It was Yankees in front of Boston in the standings on September 2, 2001. The venue was Fenway, the opposing pitchers, Mike Mussina and (at the time) Boston’s David Cone. Cone battled gamely through eight scoreless innings against the “perfect” Mussina, who lost his perfecto to Carl Everett‘s single with two outs in the bottom of the ninth, one half inning after Cone had allowed the only (unearned) run of the contest, on Enrique Wilson‘s double. Continue reading
This is a well-executed retelling of the game and its surroundings from all points of view: officials, coaches, players, the media, and even fans. Among the narrative’s best parts are the late Stram’s detailed recollections from an unpublished manuscript made available to the author from Stram’s son. Verdict: Consistently fascinating, this book will appeal to all football fans. —Library Journal
One of Commissioner Pete Rozelle’s suggestions for the name of the new game was “The Big One.” That name never caught on. “Pro Bowl,” was another Rozelle idea. Had the name been adopted there would have been confusion for that was the name used for the NFL’s All Star game. Another name was floated “World Series of Football.” That died quickly. It was deemed too imitative of baseball’s Fall Classic. Continue reading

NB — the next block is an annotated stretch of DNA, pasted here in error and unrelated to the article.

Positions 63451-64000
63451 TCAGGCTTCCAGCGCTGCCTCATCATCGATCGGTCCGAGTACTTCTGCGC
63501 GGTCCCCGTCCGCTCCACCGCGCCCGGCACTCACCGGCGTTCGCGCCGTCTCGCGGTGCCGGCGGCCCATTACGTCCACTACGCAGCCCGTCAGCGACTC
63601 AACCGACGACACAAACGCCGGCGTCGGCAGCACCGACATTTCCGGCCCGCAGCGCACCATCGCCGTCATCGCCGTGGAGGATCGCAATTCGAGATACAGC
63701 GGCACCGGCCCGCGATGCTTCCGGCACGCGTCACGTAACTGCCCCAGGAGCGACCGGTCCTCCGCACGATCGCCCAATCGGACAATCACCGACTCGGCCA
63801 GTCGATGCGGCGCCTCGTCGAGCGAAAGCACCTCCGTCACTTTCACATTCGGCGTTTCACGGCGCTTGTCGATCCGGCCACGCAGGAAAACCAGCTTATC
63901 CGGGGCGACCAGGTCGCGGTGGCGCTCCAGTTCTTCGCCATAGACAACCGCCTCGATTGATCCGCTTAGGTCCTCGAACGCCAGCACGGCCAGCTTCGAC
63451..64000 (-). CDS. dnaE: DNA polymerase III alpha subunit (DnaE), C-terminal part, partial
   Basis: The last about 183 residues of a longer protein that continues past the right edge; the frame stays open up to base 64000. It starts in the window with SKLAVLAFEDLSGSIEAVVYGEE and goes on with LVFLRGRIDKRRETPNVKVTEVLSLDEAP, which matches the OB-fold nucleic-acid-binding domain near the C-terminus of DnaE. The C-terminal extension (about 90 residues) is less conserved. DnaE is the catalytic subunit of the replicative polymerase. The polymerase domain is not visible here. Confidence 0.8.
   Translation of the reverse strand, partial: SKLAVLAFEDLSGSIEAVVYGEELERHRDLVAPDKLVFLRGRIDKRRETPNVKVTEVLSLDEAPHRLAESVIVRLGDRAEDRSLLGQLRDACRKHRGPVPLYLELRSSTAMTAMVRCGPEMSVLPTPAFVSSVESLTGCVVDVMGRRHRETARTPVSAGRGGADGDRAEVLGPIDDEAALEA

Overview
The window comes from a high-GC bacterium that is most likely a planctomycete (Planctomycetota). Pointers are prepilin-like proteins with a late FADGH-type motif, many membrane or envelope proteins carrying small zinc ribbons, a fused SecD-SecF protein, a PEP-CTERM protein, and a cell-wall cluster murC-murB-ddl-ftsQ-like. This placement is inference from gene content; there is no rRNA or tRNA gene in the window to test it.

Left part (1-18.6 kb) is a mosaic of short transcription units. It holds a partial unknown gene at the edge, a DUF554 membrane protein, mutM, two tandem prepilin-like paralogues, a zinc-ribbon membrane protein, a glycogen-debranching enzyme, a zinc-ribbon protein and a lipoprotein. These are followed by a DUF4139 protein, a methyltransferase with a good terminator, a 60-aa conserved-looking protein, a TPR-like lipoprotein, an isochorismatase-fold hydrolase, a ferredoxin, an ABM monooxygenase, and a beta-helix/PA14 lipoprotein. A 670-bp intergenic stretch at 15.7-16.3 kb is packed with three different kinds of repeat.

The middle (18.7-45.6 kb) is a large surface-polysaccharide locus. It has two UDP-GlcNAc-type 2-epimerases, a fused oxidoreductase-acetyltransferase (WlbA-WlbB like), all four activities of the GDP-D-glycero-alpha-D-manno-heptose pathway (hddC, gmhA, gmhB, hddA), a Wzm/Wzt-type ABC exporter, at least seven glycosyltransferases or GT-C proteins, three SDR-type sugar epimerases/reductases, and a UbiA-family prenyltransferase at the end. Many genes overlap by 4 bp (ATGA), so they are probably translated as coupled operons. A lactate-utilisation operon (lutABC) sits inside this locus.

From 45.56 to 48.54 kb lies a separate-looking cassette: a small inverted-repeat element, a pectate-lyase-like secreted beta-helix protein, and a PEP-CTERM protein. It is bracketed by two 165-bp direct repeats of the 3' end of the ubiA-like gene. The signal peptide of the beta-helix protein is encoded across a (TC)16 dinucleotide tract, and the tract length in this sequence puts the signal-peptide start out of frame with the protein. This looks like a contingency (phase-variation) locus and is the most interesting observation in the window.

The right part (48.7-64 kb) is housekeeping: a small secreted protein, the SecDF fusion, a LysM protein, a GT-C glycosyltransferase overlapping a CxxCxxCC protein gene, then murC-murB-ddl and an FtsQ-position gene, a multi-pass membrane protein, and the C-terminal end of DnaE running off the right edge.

In an August 31, 1995, game that I believe served as the template for a hilarious episode of the TV sit-com Seinfeld, Paul O’Neill homered in his first three at bats to drive in eight runs in an 11-6 win over the Angels in Yankee Stadium.
It was not just the gaudy offensive stats, but the record too, that has many fans thinking the 1927 Yankees were among the best teams of all time. They lengthened their lead over the second-place A’s to 17 games on August 31 by beating the Red Sox, 10-3. The offense featured Babe Ruth‘s 43rd homer, two better than the 41 on Lou Gehrig‘s ledger, and the Yanks extended their record to 89-37. Continue reading